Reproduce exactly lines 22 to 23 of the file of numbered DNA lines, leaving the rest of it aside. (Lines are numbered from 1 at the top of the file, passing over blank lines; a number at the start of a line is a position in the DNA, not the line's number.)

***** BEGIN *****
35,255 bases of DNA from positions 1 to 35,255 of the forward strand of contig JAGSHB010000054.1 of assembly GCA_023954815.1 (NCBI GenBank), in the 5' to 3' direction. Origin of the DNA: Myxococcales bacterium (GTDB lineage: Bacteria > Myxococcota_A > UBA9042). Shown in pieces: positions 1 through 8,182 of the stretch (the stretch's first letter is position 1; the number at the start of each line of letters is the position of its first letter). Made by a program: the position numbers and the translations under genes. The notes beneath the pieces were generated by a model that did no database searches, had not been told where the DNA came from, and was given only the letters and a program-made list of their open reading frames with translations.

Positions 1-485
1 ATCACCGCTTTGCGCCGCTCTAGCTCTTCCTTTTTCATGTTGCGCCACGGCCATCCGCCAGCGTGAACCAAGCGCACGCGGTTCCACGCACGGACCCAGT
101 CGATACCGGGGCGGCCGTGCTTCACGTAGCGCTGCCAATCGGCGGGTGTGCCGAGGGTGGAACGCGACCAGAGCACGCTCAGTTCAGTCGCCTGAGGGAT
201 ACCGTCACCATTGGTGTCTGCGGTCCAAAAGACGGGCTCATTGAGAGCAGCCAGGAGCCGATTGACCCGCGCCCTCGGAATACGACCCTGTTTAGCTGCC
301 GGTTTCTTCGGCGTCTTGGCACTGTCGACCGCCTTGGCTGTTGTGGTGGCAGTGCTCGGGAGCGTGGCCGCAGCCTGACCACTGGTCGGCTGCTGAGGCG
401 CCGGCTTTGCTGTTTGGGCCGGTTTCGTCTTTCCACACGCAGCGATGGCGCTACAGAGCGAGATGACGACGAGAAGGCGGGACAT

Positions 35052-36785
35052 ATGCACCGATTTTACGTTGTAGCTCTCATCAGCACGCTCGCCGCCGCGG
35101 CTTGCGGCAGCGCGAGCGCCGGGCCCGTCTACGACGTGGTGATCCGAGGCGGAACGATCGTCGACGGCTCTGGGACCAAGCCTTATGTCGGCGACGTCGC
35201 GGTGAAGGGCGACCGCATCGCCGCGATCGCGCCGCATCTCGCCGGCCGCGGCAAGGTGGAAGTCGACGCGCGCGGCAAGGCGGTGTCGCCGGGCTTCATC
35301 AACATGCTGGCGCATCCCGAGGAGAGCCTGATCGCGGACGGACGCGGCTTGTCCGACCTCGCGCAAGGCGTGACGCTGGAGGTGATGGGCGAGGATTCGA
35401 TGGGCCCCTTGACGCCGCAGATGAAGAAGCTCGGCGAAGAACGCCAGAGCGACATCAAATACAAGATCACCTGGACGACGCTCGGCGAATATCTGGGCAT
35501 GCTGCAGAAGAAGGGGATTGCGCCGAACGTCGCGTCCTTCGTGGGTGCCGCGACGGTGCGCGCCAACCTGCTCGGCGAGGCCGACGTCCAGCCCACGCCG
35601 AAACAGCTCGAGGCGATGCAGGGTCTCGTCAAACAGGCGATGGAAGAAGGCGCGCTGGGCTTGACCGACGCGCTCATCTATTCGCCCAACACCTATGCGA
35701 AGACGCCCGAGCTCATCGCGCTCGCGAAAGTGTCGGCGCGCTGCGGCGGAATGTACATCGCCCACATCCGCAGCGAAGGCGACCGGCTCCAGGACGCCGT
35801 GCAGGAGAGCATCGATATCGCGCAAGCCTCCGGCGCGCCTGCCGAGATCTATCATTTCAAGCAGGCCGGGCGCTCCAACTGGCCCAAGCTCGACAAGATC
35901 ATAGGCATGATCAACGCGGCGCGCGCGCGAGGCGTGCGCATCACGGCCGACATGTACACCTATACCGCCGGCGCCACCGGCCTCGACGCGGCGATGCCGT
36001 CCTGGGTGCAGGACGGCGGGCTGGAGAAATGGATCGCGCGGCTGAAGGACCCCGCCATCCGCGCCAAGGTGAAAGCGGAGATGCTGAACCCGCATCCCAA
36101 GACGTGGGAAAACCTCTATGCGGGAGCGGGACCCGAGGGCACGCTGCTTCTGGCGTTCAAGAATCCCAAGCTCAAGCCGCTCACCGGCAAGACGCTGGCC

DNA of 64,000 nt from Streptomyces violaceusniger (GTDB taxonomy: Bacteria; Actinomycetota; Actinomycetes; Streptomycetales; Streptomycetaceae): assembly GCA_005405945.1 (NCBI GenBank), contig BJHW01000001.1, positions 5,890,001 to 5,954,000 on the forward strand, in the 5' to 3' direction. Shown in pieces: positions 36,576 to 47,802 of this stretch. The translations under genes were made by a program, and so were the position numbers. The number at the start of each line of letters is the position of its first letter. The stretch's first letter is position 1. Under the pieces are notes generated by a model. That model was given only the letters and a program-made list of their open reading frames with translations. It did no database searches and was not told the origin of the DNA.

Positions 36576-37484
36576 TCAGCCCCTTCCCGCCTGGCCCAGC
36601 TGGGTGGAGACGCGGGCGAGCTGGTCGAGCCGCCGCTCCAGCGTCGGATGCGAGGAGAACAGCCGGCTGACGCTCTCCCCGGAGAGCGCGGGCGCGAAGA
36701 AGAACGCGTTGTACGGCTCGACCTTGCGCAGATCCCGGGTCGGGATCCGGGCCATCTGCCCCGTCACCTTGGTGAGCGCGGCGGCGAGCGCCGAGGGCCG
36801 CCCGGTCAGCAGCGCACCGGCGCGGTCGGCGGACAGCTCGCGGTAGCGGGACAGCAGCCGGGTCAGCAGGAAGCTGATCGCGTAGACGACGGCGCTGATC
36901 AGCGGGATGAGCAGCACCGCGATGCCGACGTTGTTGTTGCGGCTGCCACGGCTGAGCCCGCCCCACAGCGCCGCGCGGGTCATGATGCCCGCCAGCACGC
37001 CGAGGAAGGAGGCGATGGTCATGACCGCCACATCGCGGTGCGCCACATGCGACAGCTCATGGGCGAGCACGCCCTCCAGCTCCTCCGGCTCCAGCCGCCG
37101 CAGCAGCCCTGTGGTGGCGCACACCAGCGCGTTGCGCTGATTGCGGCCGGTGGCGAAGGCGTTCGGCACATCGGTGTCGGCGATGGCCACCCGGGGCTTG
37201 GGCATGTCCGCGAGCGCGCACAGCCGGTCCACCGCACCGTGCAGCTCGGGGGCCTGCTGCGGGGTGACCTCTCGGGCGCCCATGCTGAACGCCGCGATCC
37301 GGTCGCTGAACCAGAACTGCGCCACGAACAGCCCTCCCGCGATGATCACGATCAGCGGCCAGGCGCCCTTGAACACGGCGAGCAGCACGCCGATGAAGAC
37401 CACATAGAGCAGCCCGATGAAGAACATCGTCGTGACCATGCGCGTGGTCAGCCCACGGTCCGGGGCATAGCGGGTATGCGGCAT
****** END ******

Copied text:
Positions 36576-37484
36576 TCAGCCCCTTCCCGCCTGGCCCAGC